Albert Einstein

Corbis-U977103INP.jpgAlbert Einstein is probably the most well-known scientific genius. His creative ability allowed him to dream of new physics and create scientific revolutions, including his masterpiece, the theory of general relativity. While people around the globe instantly recognize Einstein's image, many in the public still have not had an occasion to learn some of the astonishing details and amazing implications of his most monumental discovery.
Sir Isaac Newton described gravity as an instantaneous and invisible force between two objects. His laws of motion and universal gravitation are still relevant today because objects still obey these laws approximately in everyday human experience. But Newton's laws are inaccurate when describing the gravity produced by very massive objects, such as black holes or neutron stars. Einstein devise­­­­d a completely new description of gravity. First, he realized that objects in the universe exist in three dimensions of space and one of time. He then combined these into a four-dimensional spacetime. The motion of an object throughout its entire history in the universe could then be fully described by its trajectory in spacetime. Another effect that is predicted by general relativity is the phenomenon known as gravitational time dilation. This states that time slows down as gravitational strength increases, a fact that has been confirmed by GPS satellites. These carry atomic clocks that have to run at a different speed to those on the ground because gravity is greater there.
General relativity touches our lives in many unexpected ways. Einstein's theory of general relativity is one of the most beautiful pieces of scientific work in history but it is not the whole story. It explains how massive objects affect space and time, but it tells us little about how very small sub-atomic particles behave. Since then, scientists have produced many other confirmations. One example was provided by US astronomers R. Hulse and J. Taylor, who discovered two dense collapsed stars, known as neutron stars, that were in orbit around each other and that were losing energy that could only be explained through the gravitational radiation, another phenomenon predicted by Einstein.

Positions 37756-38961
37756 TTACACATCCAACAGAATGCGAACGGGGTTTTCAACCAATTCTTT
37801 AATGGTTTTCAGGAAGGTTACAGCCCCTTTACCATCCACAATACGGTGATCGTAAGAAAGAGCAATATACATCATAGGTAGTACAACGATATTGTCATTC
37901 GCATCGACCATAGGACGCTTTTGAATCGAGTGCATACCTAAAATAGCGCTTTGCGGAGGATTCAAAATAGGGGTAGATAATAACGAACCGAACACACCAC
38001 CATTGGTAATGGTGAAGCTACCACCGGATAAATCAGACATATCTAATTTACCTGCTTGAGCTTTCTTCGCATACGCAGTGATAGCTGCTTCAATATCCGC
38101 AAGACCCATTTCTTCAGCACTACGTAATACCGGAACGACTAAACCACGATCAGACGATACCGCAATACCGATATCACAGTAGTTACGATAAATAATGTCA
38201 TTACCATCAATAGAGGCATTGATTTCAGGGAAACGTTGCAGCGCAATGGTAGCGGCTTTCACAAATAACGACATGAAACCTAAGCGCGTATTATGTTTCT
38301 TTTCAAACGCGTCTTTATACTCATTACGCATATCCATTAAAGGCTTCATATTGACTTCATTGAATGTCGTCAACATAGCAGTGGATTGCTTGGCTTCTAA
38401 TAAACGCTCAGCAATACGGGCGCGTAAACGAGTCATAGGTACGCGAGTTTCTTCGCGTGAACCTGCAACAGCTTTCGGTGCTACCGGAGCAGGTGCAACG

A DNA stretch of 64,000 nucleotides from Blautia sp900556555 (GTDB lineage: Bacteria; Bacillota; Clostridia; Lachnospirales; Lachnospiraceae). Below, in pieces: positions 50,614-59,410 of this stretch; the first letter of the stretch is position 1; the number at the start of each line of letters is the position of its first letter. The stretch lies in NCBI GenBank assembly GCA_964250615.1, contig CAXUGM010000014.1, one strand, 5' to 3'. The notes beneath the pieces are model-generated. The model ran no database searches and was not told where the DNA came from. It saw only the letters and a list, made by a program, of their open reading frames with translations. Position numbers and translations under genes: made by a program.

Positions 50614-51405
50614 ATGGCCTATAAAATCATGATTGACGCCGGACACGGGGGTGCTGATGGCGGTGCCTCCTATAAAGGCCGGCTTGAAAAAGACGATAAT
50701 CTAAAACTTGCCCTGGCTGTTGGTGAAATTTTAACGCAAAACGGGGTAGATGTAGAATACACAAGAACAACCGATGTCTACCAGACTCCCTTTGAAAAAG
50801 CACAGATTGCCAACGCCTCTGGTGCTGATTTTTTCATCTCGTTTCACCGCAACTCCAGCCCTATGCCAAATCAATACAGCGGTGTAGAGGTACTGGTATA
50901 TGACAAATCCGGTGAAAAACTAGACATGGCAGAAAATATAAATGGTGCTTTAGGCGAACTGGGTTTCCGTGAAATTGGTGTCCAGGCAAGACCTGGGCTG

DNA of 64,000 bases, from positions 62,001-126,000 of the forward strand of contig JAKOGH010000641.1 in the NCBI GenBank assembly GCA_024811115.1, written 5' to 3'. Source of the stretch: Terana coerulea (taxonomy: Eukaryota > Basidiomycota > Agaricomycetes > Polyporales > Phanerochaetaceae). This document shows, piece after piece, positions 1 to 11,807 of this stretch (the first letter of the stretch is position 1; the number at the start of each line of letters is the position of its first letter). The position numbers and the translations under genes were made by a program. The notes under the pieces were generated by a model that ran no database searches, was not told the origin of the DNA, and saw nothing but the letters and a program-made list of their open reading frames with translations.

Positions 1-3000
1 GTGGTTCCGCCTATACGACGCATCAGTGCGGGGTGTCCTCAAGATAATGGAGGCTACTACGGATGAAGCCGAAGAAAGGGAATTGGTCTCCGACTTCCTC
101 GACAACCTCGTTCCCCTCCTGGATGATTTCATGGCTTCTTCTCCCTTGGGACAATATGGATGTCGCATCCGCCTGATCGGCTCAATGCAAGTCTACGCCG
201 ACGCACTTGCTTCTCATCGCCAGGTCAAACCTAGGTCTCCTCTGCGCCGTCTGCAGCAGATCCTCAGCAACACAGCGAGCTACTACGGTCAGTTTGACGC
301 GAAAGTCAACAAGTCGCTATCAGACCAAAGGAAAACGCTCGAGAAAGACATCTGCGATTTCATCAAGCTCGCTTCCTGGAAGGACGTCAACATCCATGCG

Nearly 100 years after his masterwork, Einstein continues to inspire younger generations of scientists, philosophers and artists, as they strive to answer the big questions about our place in the cosmos. Celebrating Einstein draws on the power of Einstein and his ideas to tell the exciting story of relativity and astrophysics to public, to inspire younger generations to dare to dream about exploration, to dare to join in the most daunting question of all: to unravel the mysteries of the universe.